Tanker owners will be hoping for more of the same as two elderly VLCCs were sold for scrap despite falling prices.

Brokers reported the 301,700-dwt Hikari (built 2003) and 281,000-dwt Kyoto (built 2000) offloaded at $606 per ldt, or $23m and $25m respectively, well below the peak of more than $700 per ldt earlier this year.

Both vessels have recently been operating in the fleet of low-profile Greek tanker manager Marbella Seaways.

Bangladeshi end-users are reported to have taken the duo.

These are only the second and third VLCCs to be demolished so far this year as older ships continue to find employment in “rogue” trading of sanctioned Iranian and Venezuelan oil.

However, the Hikari and Kyoto have been used by Marbella in a more legitimate role as storage tankers off West Africa since being acquired from Japanese owners over the past couple of years.

IHS Markit data indicates that the Hikari, formerly Mitsui OSK Lines’ Iwatesan, was purchased by Panamanian-registered Mystral Royal Shipping in March 2021. It was placed under Marbella management immediately afterwards.

The Kyoto, which was built as NYK Line’s Tenyo, was acquired by another Panamanian-registered company, Seagallop Maritime, from Thai Oil in June 2020 for $24m.

Seagallop initially placed the Kyoto under the management of Monte Nero Management but it switched to Marbella in December 2021.

Vessel-tracking data shows both are still in the Gulf of Guinea. The Kyoto has been anchored off Ghana since at least May of last year, while the Hikari recently departed the same anchorage, where it had been since December. On Sunday, the vessel’s AIS showed it heading away from the Ghanaian coast in a southerly direction at 11 knots.

Earlier this year, Adam Polemis’ New Shipping sold the 298,400-dwt New Inspiration (built 2002) in a fully gas-free condition at $665 per ldt into Pakistan, illustrating how price ideas have fallen.

Another VLCC that was believed to be heading for a demolition beach in April, Pretty Nave’s 310,000-dwt Niki (built 2000) has instead emerged as the Viki, the only vessel owned by a new company called Radiant Seaways. The ship, according to its AIS transmitter, has been anchored off the Malaysian port of Sungai Linggi since being acquired by the Liberian-registered shipowner.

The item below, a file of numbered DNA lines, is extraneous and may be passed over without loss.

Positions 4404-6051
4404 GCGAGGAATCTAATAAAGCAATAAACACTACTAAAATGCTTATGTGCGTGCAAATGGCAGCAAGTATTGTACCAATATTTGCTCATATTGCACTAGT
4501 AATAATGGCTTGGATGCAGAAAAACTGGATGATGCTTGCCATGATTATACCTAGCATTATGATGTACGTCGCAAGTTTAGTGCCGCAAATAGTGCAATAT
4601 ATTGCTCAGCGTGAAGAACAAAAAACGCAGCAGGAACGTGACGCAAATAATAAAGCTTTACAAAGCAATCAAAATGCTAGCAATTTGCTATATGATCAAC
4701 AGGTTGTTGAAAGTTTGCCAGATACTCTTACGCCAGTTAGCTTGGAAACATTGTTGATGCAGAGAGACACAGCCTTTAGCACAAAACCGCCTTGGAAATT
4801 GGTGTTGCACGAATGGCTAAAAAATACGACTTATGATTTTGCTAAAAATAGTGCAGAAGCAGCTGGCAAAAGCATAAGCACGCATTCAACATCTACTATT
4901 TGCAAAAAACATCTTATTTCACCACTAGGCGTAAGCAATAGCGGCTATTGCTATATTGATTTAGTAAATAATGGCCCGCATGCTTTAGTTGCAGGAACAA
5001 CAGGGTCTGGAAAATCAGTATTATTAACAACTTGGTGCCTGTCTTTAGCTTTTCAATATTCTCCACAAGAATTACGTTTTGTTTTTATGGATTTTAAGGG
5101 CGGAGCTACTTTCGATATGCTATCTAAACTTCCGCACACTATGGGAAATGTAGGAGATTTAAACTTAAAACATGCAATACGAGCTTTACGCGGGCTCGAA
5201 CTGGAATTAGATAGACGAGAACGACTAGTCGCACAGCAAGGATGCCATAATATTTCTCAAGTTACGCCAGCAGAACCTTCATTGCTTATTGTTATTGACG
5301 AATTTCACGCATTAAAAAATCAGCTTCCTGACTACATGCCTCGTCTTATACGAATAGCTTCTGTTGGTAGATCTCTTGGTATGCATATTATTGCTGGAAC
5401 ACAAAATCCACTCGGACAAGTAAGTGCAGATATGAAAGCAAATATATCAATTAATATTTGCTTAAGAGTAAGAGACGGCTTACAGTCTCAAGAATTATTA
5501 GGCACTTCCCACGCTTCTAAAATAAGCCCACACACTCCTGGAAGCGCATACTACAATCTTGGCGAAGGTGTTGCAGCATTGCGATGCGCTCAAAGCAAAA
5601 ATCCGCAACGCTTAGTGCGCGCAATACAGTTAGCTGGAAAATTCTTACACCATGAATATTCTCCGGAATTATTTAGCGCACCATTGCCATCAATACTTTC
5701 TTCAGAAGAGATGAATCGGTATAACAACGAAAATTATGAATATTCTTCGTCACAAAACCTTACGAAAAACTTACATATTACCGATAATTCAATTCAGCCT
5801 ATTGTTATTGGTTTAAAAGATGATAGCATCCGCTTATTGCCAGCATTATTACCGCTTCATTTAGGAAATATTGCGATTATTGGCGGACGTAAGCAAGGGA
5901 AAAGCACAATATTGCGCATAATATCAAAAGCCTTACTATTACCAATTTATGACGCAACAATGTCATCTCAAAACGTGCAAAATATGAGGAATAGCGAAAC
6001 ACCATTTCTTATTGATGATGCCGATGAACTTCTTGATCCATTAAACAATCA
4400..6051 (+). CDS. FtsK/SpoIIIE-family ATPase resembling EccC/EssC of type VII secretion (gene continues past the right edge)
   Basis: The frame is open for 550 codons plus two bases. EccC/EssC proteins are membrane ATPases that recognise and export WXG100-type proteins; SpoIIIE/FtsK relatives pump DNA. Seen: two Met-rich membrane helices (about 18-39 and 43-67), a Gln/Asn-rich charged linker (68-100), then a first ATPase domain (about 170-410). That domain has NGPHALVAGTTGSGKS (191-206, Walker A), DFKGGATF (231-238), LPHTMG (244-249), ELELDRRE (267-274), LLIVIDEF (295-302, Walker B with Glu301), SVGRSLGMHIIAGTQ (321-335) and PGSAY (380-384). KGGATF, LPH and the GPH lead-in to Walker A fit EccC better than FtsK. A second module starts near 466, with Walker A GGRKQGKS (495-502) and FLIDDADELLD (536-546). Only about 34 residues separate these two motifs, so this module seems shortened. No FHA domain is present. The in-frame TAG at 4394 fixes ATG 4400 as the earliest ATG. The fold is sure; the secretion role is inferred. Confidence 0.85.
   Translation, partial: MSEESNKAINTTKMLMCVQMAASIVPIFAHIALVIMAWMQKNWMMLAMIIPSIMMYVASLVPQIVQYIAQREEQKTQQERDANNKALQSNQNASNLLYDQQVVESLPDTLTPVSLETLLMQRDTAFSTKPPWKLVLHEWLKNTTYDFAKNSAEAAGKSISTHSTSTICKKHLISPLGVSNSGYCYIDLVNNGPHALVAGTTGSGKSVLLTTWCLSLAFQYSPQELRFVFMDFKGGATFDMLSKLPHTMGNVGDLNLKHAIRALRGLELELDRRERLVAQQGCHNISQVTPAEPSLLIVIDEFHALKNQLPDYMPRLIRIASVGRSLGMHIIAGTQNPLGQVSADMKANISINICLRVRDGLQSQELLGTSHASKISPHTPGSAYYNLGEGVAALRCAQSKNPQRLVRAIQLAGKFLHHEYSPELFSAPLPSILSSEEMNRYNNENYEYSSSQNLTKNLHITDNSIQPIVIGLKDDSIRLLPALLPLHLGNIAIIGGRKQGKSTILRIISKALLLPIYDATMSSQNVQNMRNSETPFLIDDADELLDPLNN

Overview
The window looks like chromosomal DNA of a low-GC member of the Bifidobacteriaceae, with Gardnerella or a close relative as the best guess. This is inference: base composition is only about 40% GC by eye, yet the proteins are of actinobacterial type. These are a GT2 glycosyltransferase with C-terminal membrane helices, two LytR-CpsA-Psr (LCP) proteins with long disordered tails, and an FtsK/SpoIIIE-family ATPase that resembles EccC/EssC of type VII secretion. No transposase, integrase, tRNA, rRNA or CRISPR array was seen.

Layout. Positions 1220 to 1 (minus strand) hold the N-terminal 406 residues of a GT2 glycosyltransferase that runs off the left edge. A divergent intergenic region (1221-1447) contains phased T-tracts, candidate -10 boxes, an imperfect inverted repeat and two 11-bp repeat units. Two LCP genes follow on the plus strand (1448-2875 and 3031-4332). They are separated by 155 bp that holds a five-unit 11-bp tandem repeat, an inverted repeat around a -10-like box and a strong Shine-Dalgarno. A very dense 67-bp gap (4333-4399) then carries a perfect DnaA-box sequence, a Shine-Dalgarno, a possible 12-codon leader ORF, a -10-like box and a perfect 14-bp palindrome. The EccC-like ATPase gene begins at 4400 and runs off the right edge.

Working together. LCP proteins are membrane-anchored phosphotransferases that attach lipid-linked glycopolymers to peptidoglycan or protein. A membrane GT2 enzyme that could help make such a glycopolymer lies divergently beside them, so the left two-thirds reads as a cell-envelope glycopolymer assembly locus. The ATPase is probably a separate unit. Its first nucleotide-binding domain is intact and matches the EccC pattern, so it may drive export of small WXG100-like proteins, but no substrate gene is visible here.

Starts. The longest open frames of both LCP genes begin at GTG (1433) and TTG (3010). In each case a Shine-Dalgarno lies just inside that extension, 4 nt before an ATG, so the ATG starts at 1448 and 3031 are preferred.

Singapore-based shipbroking sources told TradeWinds that while interest in older VLCCs remains strong, buyers only want vessels that are actively trading.

VLCCs that have seen prolonged use in storage roles are attracting little interest.

Marbella, which could not be reached for comment outside of Greek office hours on Tuesday, is listed as being left with one remaining VLCC under its control. The 310,000-dwt Kioni (built 2004) has been used as a storage vessel in the Gulf of Guinea since it was acquired from NYK Line by Agavita Shipping in April 2021.

Marbella took over as its manager last December.

Biting the bullet

Demolition broker Ed McIlvaney said the constant fluctuation of steel prices on a worldwide basis is a persistent reason why price levels continue to see-saw.

Other factors not assisting the market are the rising interest rates recyclers are facing, and the constant battle that local currencies in the four major sectors continue to fight against the dollar, he added.

“It is, however, good to advise that after a few weeks of no fresh sales being reported, we are at least able to report some sales which show us where the current market ideas are,” he said.

“Despite most shipowners and cash buyers continuing to show a reluctance to accept these levels, it is good to see that some owners are at least willing to bite the bullet and recycle their units while rates remain strong.”

Cash buyer Best Oasis said steel prices continue to correct worldwide, leaving ship recyclers in a state of confusion, as they are unable to provide a firm offer in such volatile conditions.

“While the lack of units available in the recycling market coupled with sharply declining inventories in the recycling yards are strong enough reasons for end buyers to offer competitive prices in order to secure tonnage, there remains a huge gap between the price expectations of sellers and buyers,” it cautioned.

Offers from recyclers in India and Bangladesh softened further in line with their domestic steel prices, whereas offers from Pakistan remained stable due to the limited supply of scrap in the domestic market, Best Oasis added.

“It remains to be seen at what level both sides will converge and shake off the sluggish market,” it said.